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How is the coefficient of determination calculated in adaptive conjoint analysis?

Hi,

I was wondering how to judge data quality in ACA and came across the coefficent of determination (r2) as an indicator of internal validity of a respondent's data. However, I only found very general information on how this value is actually calculated form the study data and how it can be interpreted.

If anyone could provide some information on the coefficient's calculation in the context of ACA, that would be a great help. Relatedly, are there any rules of thumb on interpretation or cutoffs?

Thanks a lot!
asked May 9, 2014 by anonymous

1 Answer

0 votes
Indeed, ACA reports a "correlation coefficient", which is really the R-squared (agreement) between the utilities estimated in the first sections of ACA (self-explicated priors + conjoint pairs) and the ratings made in the final section (Calibration Concepts).  (Assuming you are using the default OLS utility estimation routine, rather than the better ACA/HB routine).

But, since Calibration Concepts are really just a few observations (typically 4 to 7 ratings of purchase intent for those last product concepts shown to each respondent), if the respondent got fatigued, bored, or otherwise didn't engage very well in those last few purchase intent questions, they could get a very bad R-squared reported.

And, it turns out that respondents were sometimes pretty bad at giving responses in those last few Calibration Concept questions (the 100-point purchase intent scale).  So, the R-squared reported by the default OLS estimation was not always a very good indicator of whether a respondent overall was bad or not.  Sorry.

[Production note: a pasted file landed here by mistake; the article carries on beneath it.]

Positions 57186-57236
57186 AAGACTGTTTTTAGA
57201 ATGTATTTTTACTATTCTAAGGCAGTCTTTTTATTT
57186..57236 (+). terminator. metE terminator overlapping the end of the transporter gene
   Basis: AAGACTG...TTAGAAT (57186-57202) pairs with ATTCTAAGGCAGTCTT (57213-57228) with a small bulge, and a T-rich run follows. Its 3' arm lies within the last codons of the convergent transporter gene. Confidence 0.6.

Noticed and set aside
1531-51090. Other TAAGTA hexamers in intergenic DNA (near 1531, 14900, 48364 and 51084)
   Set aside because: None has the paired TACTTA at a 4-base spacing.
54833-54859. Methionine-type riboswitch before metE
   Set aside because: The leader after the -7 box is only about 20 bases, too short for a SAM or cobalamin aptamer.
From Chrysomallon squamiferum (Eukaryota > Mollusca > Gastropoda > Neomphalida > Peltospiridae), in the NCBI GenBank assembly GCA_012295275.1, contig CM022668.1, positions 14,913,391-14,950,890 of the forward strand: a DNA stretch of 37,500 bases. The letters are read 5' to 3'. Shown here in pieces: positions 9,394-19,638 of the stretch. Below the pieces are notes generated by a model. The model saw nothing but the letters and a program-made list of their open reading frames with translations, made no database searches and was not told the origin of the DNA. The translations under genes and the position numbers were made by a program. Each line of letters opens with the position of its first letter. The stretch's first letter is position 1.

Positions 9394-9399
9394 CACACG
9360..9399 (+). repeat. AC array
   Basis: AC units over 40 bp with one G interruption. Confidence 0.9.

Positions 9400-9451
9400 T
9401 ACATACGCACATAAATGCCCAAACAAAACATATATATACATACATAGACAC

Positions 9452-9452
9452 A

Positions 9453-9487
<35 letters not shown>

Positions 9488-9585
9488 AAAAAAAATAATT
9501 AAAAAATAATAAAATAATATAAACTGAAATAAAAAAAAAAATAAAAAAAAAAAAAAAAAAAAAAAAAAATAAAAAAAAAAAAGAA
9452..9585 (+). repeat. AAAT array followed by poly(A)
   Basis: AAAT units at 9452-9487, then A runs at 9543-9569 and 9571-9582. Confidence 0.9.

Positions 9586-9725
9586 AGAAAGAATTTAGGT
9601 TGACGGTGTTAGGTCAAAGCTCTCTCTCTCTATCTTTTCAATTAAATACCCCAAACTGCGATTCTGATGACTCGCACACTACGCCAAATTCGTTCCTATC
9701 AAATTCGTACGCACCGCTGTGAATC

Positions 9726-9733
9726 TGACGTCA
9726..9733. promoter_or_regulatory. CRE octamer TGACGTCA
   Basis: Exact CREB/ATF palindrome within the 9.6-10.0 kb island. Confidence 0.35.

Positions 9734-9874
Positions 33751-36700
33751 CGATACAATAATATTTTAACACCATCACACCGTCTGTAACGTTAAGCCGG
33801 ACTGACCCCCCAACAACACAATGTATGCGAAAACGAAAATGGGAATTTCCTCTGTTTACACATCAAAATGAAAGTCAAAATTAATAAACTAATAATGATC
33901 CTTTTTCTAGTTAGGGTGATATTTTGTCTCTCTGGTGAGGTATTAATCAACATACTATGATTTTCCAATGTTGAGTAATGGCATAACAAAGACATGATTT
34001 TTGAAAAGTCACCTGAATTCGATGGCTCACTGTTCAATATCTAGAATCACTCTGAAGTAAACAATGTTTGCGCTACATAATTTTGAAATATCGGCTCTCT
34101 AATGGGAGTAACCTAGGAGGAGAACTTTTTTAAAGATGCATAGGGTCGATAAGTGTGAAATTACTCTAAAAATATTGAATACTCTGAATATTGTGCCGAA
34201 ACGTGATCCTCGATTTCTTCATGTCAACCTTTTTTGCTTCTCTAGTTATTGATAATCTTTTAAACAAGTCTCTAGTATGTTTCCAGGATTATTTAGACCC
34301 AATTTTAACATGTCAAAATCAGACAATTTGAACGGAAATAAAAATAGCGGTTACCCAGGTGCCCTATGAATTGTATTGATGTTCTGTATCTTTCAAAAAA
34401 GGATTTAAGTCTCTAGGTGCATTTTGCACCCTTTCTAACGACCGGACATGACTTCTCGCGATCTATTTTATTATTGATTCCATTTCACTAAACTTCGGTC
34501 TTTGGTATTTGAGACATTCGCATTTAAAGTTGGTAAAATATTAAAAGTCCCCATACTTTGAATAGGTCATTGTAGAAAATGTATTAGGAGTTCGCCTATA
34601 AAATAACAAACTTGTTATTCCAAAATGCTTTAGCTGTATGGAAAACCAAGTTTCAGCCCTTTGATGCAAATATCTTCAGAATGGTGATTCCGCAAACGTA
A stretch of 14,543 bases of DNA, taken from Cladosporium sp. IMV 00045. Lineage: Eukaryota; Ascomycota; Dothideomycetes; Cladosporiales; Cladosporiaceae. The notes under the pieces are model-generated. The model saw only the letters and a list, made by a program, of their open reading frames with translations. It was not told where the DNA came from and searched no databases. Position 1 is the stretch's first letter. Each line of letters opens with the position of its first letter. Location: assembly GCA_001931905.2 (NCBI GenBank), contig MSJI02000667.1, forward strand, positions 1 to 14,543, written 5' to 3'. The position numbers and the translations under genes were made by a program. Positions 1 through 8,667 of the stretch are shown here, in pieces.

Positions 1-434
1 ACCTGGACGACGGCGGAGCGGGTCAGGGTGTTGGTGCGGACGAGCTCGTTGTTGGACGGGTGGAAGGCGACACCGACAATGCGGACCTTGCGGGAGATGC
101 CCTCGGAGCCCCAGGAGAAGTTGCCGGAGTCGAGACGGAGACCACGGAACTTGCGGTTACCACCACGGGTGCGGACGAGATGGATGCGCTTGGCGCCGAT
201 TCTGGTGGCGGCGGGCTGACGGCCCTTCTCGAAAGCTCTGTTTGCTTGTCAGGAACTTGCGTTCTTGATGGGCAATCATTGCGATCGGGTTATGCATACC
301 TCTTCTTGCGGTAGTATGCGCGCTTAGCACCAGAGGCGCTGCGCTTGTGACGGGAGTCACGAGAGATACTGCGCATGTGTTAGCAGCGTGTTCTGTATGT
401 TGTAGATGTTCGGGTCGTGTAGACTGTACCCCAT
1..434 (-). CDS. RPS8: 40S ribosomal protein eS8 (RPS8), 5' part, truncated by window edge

But, if you are using the superior ACA/HB utility estimation routine (an add-on tool from us), the fit that is reported is an R-squared from the HB regression across the Conjoint Pairs (the core part of the ACA survey).  I suspect that the R-squared reported via ACA/HB is probably a bit more reliable than the R-squared reported by the OLS routine for judging the quality of respondents.

So, it shouldn't surprise you that there are no rules of thumb on interpreting an appropriate cutoff for throwing out an ACA respondent.  In general, I would not just use just one criterion for throwing out an ACA respondent.  But, maybe you could look at four criteria:

1.  Total time to complete the interview (look for speeders especially)
2.  Straightlining or other bad behavior in non-ACA questions
3.  Straightlining in the ACA Conjoint Pairs questions (you'll need to export the data to examine this per respondent)
4.  The R-squared reported by preferably ACA/HB...or you might decide to use the R-squared reported by the default ACA OLS estimation.
answered May 9, 2014 by Bryan Orme Platinum Sawtooth Software, Inc. (128,265 points)
Dear Bryan,

thanks a lot for your detailed reply - it definitely helps to interpret the values! I can see now that I should not base my evaluation of the sample on the R-squareds alone.

However, I'm still not completely sure about the calculation of the R-squareds themselves (in standard OLS estimation of utilities). If I get it right, its a pearson correlation between the purchase intent scores and the sum of utilities per calibration concept. Thus, if I had five calibration concepts with six attributes each, I would sum up the final utilities for the six attribute levels included in a each of the calibration concepts and correlate them to the purchase intent scores, which would imply a correlation based on five pairs of values (then square the result to get the variance explained). Right?

Sorry to bother you with these details - I just feel much more comfortable in interpreting results when I know how the values come about!

Thanks again,
Daniel
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